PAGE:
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Partial Transcript: Now before we started recording you sa--you were talking about, uh, uh, some secondary sources.

Segment Synopsis: Lecce talks about a secondary source in his research which was entitled "A Day in the Life of a Colonial Teacher." He says that he was surprised that it was a children's book but that substantively the information was useful to his living history presentation. He says that for a living he works as a director of therapeutic recreation in a nursing home, and he discusses his work. He says he portrays other first person historical personas, including Samuel Huntington. He adds that he is interested in Benedict Arnold and suggests he was misunderstood. He says his interest in living history began during a visit to Fort Trumbull in New London, Connecticut, which featured a living history interpreter portraying Abraham Lincoln and making appearances at all the train stops Lincoln made while on his way to his inauguration. He says after researching the 5th Connecticut, he settled on the Revolution period rather than Civil War. He says he has also performed some War of 1812 period. He says he does much of his research on the internet, focusing on uniforms and biographical information for the first person persona.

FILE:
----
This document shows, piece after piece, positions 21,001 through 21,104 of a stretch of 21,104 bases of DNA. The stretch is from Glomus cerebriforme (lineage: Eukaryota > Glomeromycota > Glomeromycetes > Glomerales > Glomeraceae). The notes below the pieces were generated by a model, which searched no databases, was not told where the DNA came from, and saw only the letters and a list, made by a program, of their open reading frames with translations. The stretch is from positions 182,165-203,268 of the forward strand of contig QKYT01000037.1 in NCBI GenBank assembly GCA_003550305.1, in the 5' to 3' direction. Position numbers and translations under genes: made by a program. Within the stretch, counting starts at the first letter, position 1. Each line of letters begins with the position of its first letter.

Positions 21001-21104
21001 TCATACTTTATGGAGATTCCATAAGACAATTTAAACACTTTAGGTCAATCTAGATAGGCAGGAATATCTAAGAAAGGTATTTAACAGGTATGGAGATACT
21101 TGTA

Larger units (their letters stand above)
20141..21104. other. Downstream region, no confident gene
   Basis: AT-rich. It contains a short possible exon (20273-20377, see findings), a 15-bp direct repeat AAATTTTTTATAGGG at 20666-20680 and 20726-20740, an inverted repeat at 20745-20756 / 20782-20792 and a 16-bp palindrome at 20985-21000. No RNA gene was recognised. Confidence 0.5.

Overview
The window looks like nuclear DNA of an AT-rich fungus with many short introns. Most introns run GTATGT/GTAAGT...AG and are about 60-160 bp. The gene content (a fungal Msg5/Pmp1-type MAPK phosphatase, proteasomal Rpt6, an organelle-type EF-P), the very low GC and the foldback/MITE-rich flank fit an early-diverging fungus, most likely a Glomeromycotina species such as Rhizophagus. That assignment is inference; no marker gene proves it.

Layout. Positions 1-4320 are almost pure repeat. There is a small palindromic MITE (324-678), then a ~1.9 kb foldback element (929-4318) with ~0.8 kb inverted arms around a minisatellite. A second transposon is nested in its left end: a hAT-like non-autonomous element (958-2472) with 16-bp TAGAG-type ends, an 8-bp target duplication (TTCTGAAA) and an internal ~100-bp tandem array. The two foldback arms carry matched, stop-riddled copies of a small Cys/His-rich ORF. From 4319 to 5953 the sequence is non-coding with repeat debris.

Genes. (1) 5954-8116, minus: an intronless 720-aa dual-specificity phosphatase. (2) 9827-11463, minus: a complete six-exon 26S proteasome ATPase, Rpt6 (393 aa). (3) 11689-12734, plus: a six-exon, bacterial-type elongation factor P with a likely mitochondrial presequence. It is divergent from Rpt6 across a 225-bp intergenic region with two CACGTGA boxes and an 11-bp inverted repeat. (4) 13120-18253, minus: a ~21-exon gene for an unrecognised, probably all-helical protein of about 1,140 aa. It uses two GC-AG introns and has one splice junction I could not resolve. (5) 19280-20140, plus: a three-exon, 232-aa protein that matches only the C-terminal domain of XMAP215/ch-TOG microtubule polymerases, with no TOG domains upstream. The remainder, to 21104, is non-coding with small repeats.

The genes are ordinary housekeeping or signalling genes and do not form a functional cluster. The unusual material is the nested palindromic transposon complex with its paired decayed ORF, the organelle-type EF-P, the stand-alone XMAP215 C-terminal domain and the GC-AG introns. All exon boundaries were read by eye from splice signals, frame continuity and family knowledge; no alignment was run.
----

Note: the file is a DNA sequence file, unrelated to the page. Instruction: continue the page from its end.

Keywords: Abraham Lincoln; Battle of Stonington; Benedict Arnold; Day in the Life of the Colonial Teacher; First person voice; Fort Trumbull; Personas; Research; Samuel Huntington; Sources; War of 1812

Subjects: Old Sturbridge Village.; Reenactment history; Sturbridge (Mass. : Town); Sturbridge (Mass.)

00:11:25 - Living history organizations / Authenticity and material culture

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Partial Transcript: Eh, now you're part of this particular, uh, unit. Um, he told me what that was. Uh, which, which unit is this?